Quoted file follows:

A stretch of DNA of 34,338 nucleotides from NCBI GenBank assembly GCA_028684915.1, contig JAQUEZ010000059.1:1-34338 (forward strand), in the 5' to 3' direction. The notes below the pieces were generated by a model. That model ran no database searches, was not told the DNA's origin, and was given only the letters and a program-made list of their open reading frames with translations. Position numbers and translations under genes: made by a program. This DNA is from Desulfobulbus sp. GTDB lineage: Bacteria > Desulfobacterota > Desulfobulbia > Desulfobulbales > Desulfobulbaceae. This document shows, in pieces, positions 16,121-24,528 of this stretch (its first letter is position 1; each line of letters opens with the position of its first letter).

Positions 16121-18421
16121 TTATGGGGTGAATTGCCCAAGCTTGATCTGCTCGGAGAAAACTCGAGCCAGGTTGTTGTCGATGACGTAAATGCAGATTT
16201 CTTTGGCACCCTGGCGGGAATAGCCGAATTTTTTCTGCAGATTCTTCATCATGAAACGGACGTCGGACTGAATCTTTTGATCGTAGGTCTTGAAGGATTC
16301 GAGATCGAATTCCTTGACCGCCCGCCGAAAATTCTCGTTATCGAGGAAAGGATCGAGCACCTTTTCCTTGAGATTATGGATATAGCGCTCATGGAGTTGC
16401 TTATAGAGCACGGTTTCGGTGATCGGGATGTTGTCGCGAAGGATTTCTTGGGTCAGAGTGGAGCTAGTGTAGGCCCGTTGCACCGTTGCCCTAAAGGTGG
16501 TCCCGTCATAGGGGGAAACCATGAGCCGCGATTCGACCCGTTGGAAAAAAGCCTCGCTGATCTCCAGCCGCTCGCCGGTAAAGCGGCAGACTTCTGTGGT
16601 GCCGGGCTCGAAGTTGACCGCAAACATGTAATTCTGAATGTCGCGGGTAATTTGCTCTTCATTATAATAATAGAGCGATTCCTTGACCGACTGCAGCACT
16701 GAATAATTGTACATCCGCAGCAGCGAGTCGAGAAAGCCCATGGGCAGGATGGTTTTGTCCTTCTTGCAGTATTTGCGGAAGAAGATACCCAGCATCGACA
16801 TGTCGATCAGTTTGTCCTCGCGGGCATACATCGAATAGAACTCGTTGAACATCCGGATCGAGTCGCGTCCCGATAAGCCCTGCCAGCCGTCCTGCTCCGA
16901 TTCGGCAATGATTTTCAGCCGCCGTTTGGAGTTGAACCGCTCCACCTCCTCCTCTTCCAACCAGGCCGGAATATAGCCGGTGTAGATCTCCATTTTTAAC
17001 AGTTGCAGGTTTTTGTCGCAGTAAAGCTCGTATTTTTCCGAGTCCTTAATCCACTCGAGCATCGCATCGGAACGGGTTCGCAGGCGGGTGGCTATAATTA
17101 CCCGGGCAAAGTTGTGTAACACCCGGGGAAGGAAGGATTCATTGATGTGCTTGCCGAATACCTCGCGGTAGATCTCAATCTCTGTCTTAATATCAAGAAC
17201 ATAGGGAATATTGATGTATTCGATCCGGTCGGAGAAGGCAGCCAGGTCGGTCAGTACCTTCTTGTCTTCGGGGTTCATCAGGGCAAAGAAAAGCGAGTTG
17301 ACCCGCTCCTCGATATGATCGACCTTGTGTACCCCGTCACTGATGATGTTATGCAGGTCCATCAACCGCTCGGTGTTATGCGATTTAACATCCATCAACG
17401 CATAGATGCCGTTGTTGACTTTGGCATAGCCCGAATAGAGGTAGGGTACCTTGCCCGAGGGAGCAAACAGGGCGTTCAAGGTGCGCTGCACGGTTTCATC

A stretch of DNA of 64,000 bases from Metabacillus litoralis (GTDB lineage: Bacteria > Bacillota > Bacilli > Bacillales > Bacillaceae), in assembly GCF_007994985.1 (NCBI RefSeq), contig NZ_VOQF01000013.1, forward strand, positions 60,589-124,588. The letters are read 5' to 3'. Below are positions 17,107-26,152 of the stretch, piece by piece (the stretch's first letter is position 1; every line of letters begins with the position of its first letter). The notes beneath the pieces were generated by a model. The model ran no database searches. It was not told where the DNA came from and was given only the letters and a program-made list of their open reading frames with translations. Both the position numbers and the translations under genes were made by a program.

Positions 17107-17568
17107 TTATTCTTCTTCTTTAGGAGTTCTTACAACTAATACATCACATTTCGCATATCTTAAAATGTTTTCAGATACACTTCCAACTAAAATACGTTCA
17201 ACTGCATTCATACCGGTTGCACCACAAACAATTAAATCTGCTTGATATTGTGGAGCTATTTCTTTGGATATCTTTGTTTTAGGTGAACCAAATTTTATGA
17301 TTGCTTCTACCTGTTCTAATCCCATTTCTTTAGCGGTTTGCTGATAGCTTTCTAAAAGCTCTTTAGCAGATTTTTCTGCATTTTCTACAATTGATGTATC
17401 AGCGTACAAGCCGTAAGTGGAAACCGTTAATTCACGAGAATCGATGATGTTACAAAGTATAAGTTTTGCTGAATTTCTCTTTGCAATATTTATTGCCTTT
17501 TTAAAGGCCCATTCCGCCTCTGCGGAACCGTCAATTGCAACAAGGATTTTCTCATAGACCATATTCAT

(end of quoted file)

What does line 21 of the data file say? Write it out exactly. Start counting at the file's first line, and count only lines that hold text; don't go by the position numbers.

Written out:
17301 TTGCTTCTACCTGTTCTAATCCCATTTCTTTAGCGGTTTGCTGATAGCTTTCTAAAAGCTCTTTAGCAGATTTTTCTGCATTTTCTACAATTGATGTATC